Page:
Ebola Can’t Conquer NYC as Subway Passengers Ride Doctor’s Route

Passengers wait for an arriving No. 1 train in a subway station in New York, on Monday, July 23, 2007

Photograph by Andrew Harrer/Bloomberg News.

Waiting to take the A train in New York’s West Village, Sam Purdy said he was well aware that the subway line was used by a doctor who became the first in the city to test positive for Ebola.

Upon boarding the line made famous by Duke Ellington, the 26-year-old middle-school teacher, as usual, grabbed onto one of the car’s metal poles.

“There’s more of a risk of falling down and twisting your ankle by not holding the railing,” he said on the uptown train. “I’m not worried. I know the likelihood of catching it.”

Physician Craig Spencer, 33, tested positive for Ebola yesterday after returning from aid work in West Africa and is being treated in an isolation unit at Bellevue Hospital Center. Authorities are tracking his movements as they reassure the public that the risk of contracting the disease is minimal.

Spencer traveled on the A, 1 and L subway lines since he’s been back in New York, officials said. On Oct. 22, he went to The Gutter, a bowling alley in the Williamsburg section of Brooklyn, New York City Health Commissioner Mary Bassett said.

Heading toward the L train in Williamsburg, Sam Combs, a manager at the restaurant Pies ’n’ Thighs, said that while he personally isn’t concerned about the virus, he’s worried that the new case is going to cause unwarranted hysteria in the city of 8.4 million people.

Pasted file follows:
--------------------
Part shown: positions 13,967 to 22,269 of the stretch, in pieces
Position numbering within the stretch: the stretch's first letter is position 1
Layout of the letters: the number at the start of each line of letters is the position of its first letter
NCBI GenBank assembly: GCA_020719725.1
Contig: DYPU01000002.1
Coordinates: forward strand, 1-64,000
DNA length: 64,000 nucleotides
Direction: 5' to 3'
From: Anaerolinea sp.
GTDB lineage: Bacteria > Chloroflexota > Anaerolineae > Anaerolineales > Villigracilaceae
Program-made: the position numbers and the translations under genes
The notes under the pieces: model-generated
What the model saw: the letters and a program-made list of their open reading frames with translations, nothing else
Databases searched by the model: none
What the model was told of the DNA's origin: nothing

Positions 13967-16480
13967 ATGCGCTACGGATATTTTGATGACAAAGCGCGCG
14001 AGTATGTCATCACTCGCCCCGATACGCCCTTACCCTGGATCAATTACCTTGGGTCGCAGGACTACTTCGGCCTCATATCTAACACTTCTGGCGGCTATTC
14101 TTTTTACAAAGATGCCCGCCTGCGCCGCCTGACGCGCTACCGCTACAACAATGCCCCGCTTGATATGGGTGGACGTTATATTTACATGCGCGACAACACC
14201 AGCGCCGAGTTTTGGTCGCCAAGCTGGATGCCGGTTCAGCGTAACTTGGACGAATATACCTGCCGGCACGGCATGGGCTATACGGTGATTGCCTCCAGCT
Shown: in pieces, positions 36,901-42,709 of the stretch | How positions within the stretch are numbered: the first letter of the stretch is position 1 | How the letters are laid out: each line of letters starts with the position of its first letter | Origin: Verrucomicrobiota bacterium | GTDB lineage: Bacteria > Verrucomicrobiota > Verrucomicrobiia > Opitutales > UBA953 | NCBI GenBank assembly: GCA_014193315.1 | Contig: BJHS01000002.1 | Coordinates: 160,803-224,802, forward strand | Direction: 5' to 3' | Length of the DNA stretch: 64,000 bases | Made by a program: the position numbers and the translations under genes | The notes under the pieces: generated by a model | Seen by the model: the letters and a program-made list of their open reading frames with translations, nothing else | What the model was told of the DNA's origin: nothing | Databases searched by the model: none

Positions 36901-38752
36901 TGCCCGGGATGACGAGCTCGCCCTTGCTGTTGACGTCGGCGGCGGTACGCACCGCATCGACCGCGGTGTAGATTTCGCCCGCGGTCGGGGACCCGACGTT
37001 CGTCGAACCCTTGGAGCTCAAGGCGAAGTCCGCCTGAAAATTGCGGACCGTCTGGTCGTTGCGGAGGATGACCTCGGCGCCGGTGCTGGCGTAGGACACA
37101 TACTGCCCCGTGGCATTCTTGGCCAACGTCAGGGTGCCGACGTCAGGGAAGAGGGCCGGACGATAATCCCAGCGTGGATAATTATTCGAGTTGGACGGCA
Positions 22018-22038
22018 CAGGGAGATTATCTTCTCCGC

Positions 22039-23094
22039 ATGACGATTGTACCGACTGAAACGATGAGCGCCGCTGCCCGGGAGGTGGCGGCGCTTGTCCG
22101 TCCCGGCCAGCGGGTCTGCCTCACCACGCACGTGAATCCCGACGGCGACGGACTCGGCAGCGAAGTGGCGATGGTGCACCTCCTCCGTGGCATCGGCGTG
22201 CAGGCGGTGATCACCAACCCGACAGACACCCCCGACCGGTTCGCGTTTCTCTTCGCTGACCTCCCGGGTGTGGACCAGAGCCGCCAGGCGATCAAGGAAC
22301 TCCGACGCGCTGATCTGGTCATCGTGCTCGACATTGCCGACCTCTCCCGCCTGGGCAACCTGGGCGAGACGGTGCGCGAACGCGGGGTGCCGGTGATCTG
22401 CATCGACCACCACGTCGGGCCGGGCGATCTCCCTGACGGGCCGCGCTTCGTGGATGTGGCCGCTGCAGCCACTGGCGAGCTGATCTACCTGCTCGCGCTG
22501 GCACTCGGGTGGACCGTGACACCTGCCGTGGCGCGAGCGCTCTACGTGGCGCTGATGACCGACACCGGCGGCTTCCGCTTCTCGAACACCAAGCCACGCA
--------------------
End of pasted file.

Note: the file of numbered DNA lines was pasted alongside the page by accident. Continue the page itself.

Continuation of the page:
Showing Resilience

“I’m more concerned about the way people in New York City are going to react more than the Ebola virus itself,” he said in an interview near the Bedford Avenue L stop.

New Yorkers have demonstrated their resilience. The most populous U.S. city rebounded from the worst terrorist attack on U.S. soil on Sept. 11, 2001, when al-Qaeda terrorists flew two hijacked airplanes into the World Trade Center towers, killing almost 3,000 people and paralyzing the metropolitan region for days. Eleven years later, Hurricane Sandy killed 43 people, flooded seven subway tunnels, shut the Financial District and blacked out entire neighborhoods. The stock market opened two days later.

Governor Andrew Cuomo and Mayor Bill de Blasio were among officials who spoke out yesterday, seeking to lessen fears by providing information about the virus, which spreads through direct contact with a victim’s bodily fluids. Patients are most infectious at late stages, when large quantities of the virus are in the body.

No Fluids

“There is no indication the patient was contagious when he rode the subway,” according to a statement today from the Metropolitan Transportation Authority, the state agency that runs the system. “There is no indication he emitted any bodily fluids on the subway. There were no reports of bodily fluids on any of the subway lines he rode.”

New York commuters including Richard Costanzo, 67, and Dominique McGowan, 23, are heeding the city’s calls for calm. While waiting for the A train at the 14th street station, they said that the fact that Ebola is transmitted via bodily fluids and direct contact makes it unlikely for them to alter their daily routines.

Subway ridership is at a record-high levels. More than 6 million passengers rode the trains in the five boroughs on Tuesday, Sept. 23, the biggest daily tally since record-keeping began in 1985, transit officials said this week.

This morning, passenger levels were “exactly normal,” Cuomo said on MSNBC.

“I don’t want to exaggerate one occurrence into implying that I can get Ebola from taking the subway,” said McGowan, who works in marketing. “In this city, taking the train to get somewhere is a necessity.”

Before it's here, it's on the Bloomberg Terminal.